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State Votes to Keep Government from Interfering with Happy Meals in Arizona

Phoenix, AZ – So here's today's question: What do guns and happy meal toys have
in common? They both are items that the Arizona Legislature said
they don't want the government to take. Several bills are making
their way through the Legislature to protect the right to own and
carry firearms and even create exemptions from federal
regulation. This measure, crafted by the Arizona Restaurant
Association, is designed to bar Arizona cities from following the
lead of some California communities which have banned restaurants
from using toys as an incentive to sell high-fat and high-calorie
meals to kids. Rep. Jim Weiers said he is glad to sponsor it.

(Government needs to stay out of the way of free enterprise.
Until business owners start telling government what to do, only
then should government start coming in and telling them how to
run their business. Keep their stinking noses out of our
businesses. It doesn't concern them. It has no effect on them
whatsoever. Every business has the right to do something as long
as it's not really truly hurting anyone else.)

Weiers brushed aside questions of whether incentives to get kids
to demand less-than-healty meals leads to childhood obesity.

(I don't know. Ask the parents who are supposed to be ultimately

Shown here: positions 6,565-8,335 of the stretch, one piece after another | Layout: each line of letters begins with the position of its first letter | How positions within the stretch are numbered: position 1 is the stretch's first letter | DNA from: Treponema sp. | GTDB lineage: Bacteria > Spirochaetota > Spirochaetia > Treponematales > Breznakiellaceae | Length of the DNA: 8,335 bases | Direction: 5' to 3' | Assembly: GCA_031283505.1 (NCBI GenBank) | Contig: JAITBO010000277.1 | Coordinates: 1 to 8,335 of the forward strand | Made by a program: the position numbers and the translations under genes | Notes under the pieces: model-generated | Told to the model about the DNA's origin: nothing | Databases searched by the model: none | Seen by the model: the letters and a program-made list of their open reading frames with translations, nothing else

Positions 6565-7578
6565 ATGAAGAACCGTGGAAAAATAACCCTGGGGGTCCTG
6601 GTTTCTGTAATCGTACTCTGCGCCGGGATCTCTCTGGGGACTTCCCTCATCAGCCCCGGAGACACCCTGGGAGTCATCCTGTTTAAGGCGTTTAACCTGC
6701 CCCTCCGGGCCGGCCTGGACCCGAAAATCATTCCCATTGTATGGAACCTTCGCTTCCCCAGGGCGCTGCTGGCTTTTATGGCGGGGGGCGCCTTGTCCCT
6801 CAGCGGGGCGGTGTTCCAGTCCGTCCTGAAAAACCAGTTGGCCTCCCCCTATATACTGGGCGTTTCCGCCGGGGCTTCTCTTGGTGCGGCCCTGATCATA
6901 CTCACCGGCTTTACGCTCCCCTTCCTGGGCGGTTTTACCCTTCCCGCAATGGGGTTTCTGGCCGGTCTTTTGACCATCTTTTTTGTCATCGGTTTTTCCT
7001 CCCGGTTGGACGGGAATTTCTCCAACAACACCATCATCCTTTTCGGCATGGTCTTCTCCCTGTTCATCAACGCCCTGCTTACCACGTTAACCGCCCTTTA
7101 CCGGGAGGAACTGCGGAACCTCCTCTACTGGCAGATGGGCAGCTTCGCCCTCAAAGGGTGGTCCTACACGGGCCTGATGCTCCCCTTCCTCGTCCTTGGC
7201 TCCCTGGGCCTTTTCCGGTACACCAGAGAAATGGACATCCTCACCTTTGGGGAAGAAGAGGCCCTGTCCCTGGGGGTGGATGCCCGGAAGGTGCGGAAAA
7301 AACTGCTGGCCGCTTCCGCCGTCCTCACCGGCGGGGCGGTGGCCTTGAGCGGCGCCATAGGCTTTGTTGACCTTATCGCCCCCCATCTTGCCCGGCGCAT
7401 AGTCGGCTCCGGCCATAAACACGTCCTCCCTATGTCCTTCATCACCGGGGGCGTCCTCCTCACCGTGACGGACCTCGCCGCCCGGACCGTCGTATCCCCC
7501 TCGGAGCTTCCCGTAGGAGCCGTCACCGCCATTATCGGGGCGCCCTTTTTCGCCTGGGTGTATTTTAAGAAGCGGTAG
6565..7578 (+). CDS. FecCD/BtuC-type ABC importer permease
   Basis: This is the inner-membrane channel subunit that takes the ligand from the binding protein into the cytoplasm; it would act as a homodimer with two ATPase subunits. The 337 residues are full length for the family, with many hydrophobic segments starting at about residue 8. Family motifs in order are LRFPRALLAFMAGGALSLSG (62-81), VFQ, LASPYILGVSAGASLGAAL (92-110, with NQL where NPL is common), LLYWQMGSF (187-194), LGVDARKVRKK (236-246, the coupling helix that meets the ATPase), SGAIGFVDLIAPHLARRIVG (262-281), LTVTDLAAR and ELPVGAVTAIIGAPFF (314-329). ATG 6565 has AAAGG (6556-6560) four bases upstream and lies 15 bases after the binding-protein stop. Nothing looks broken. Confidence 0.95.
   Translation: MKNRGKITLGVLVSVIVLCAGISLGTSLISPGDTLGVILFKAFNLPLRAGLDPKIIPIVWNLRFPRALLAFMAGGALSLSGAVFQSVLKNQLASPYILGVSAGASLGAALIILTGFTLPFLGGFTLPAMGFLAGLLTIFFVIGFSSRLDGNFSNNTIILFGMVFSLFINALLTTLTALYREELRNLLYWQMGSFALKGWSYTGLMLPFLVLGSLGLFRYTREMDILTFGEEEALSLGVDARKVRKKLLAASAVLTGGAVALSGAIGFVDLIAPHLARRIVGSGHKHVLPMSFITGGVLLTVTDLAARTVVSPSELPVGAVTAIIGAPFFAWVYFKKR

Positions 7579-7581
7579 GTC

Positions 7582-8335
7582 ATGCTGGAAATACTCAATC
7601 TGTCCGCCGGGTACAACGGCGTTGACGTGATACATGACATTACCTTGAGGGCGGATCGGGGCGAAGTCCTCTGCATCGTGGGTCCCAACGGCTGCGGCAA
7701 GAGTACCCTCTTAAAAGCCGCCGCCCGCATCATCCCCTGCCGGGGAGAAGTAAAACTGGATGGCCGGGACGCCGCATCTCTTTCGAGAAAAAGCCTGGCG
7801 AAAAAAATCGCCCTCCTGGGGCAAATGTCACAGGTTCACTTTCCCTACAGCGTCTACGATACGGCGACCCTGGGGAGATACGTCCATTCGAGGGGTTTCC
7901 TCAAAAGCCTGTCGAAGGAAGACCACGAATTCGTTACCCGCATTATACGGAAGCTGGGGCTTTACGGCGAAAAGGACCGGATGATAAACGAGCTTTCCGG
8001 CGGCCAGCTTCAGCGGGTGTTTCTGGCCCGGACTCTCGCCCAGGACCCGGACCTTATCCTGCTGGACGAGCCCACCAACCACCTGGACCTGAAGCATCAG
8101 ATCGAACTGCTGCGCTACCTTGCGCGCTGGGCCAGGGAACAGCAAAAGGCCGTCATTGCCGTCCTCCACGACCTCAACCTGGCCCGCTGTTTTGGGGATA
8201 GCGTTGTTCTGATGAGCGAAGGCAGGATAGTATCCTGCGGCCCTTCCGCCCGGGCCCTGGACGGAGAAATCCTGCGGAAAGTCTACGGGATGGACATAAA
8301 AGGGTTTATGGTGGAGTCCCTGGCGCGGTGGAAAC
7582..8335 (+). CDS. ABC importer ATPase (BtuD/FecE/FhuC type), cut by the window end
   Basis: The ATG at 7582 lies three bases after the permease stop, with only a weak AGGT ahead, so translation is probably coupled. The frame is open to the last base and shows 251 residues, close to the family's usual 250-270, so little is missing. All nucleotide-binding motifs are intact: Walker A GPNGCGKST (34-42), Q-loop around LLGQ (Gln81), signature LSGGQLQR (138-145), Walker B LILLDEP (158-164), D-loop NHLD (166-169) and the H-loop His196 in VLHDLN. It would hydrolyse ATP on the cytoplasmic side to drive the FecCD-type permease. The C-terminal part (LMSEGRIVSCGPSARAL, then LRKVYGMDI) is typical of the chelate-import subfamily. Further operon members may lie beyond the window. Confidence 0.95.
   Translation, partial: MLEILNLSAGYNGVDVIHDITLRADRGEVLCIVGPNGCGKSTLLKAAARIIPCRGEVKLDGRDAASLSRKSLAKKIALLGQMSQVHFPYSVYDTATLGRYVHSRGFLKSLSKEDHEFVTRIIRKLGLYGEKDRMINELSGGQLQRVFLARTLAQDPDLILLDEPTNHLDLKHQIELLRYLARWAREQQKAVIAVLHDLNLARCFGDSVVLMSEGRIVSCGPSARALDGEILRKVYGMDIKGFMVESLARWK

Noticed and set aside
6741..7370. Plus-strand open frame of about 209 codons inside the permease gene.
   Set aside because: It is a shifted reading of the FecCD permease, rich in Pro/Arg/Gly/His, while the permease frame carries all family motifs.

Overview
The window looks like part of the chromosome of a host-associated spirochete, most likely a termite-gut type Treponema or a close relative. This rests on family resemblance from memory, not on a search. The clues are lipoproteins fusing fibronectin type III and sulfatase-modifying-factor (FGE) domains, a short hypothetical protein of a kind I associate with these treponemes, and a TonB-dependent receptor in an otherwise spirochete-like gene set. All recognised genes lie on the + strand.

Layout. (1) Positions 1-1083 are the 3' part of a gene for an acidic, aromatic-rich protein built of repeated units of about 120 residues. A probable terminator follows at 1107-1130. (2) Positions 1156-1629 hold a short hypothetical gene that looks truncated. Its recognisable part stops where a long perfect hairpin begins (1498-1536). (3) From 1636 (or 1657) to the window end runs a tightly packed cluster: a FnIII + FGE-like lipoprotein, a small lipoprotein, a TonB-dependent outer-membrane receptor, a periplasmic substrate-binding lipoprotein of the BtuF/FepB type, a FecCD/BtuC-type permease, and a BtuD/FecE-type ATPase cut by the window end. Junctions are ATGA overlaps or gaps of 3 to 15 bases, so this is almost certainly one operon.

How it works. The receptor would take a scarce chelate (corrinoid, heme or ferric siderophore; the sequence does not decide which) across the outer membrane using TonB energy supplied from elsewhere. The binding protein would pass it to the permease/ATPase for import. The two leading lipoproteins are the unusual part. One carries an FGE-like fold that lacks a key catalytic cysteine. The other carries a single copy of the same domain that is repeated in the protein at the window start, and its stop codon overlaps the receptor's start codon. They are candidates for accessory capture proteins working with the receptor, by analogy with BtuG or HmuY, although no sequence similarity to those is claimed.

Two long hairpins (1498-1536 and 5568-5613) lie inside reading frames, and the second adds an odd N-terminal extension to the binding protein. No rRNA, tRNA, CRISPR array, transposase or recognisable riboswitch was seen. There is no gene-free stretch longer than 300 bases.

responsible. Don't ask me.)

The idea of the state preempting local laws drew derision from
House Minority Leader Chad Campbell. He noted that the
Republicans who control the Legislature are constantly
complaining about the federal government telling the state what
it can or must do and what it cannot do. Campbell said these
kinds of issues are best left to local control. And he said there
is an ultimate check on the power of local officials.

(If the cities want to try and do that and the voters of that
city are unhappy, the voters of that city can throw out that city
council and that mayor. If they like what the mayor and city
council are doing, they can reelect them. But, again, it's up to
the voters to decide.)

But Weiers was unapologetic for championing a measure to take
away local control, at least on this issue.

(I'm happy telling cities and other municipalities to stay out of
the business of business. They do a crummy job of running cities
for the most part. I don't know whether they think they have a
better handle on how to run business.)

A final roll-call vote will send the measure to the Senate. For
Arizona Public Radio this is Howard Fischer.